If you came across my previous post regarding setting up Nginx for user access control you might be thinking that the setup is okay for two or just a few users, but what if the users are more? Yes, it gets a bit inconvenient and it lacks flexibility. In the previous work I have already installed Nginx, MySQL and PHP, so I will not be explaining that again here and now is the time to use them with, in my case, a good web file management platform. As I have not used such before and I went looking around, reading and picking. On the end I picked Pydio as it is a very well documented, there are lots of tutorials on how to install it on Debian, even a very good Nginx configuration file on Pydio’s web site itself – https://pydio.com/en/docs/kb/system/installing-debiannginx and also Pydio is in active development as well.
But as usual I had a slightly bumpy way and I thought I better write it down, you never know who you gonna help! 😉
I changed my Nginx configuration a bit, so people are not allowed to “wonder” on the server, especially on Pydio directories, though that did not make the software to not show its warning message about that on install.
I installed Pydio the “wget” way, as finding out it can be done via apt came later, never mind… 🙂
mv <extracted directory name> /var/www/html/pydio
chown -R www-data:www-data /var/www/html/pydio
If your workspaces will be located somewhere else make sure they are owed by www-data, so the software can manipulate the files and the folders.
Adjust your php.ini and make sure those are covered, in my case:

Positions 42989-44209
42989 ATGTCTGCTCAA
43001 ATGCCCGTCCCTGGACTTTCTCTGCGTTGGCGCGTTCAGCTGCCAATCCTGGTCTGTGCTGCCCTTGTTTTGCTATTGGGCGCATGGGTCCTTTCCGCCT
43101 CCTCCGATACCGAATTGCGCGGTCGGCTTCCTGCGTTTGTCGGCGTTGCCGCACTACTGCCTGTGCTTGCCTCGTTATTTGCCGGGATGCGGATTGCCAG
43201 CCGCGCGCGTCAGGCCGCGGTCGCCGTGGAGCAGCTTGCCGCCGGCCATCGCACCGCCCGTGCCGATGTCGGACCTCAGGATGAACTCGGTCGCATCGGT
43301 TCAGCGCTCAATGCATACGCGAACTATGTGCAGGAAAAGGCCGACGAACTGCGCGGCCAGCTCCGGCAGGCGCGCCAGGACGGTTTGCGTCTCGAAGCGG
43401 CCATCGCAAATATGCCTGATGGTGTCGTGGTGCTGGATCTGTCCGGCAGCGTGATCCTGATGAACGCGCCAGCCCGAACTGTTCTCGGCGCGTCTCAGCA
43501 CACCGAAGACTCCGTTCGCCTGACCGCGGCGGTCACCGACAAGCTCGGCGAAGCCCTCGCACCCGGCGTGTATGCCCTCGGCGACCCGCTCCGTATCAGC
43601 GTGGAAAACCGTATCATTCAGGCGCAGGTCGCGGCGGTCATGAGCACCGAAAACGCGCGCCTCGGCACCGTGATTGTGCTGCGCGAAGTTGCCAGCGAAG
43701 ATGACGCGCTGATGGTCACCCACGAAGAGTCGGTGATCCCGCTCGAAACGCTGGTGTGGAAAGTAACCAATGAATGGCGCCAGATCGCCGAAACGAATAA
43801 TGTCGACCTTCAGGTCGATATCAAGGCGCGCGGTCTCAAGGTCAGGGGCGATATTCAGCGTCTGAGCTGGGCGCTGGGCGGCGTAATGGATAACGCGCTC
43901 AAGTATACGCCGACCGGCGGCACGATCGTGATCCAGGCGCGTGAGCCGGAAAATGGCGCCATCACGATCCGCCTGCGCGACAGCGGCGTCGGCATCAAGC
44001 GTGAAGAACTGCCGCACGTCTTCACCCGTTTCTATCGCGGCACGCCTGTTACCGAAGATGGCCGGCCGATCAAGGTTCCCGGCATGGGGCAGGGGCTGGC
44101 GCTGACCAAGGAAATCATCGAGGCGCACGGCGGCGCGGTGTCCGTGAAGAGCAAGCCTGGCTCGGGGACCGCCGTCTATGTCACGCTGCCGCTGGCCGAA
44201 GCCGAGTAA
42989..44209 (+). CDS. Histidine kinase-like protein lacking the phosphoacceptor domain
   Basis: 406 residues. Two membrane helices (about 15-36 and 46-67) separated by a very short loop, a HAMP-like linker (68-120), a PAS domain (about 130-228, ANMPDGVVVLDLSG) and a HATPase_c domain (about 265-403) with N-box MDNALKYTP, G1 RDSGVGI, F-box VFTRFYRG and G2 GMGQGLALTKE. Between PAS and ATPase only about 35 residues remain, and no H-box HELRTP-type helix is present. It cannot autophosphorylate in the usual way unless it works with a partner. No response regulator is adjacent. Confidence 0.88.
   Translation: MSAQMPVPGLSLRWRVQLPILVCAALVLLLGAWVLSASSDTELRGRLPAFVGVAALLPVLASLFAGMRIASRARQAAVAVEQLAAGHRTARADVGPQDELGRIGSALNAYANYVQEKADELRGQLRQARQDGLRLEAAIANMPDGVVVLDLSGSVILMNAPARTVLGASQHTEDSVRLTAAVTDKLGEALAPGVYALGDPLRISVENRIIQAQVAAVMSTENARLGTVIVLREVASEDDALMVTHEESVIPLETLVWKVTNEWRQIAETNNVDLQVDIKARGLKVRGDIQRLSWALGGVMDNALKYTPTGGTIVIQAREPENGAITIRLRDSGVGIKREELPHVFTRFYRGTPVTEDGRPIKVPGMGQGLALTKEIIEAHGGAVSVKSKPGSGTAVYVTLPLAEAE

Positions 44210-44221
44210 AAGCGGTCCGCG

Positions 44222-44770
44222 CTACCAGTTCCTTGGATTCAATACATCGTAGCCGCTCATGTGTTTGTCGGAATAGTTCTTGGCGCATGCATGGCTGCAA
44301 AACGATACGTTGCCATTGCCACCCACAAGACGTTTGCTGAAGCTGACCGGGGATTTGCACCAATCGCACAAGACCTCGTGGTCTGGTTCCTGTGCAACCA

file_uploads = On
post_max_size = 1G
upload_max_filesize = 1G
max_file_uploads = 200
output_buffering = Off
In /var/www/html/pydio/conf/bootstrap_conf.php add setlocale(LC_ALL, “en_US.UTF-8”); and uncomment define(“AJXP_LOCALE”, “en_EN.UTF-8”);
Now it is time to set up database, user and password in MySQL. This is where I had a funny surprise, after a have done it and started the installation Pydio could not connect to my MySQL server and I got the message that the server does not accept the client authentication method. MySQL 8 by default now accepts better SHA-256 Pluggable Authentication /which I did not know/, which seemingly my client was not able to support /or I could not figure out how to change that from client side/. To go around that add in /etc/mysql/my.cnf:
and restart MySQL server.
Now you can create Pydio database and user.
mysql -u root -p
Welcome to the MySQL monitor. Commands end with ; or \g.
Your MySQL connection id is 8
Server version: 8.0.11 MySQL Community Server – GPL
Copyright (c) 2000, 2018, Oracle and/or its affiliates. All rights reserved.
Oracle is a registered trademark of Oracle Corporation and/or its
affiliates. Other names may be trademarks of their respective
Type ‘help;’ or ‘\h’ for help. Type ‘\c’ to clear the current input statement.
mysql> CREATE DATABASE pydio;
Query OK, 1 row affected (0.13 sec)
mysql> CREATE USER ‘pydio_user’@’localhost’ IDENTIFIED BY ‘your_password’;
mysql> GRANT ALL PRIVILEGES ON pydio.* TO ‘pydio_user’@’localhost’;
mysql> FLUSH PRIVILEGES;
Now navigate to Pydio and start the installation process, it is very easy to follow.
And that’s pretty much it.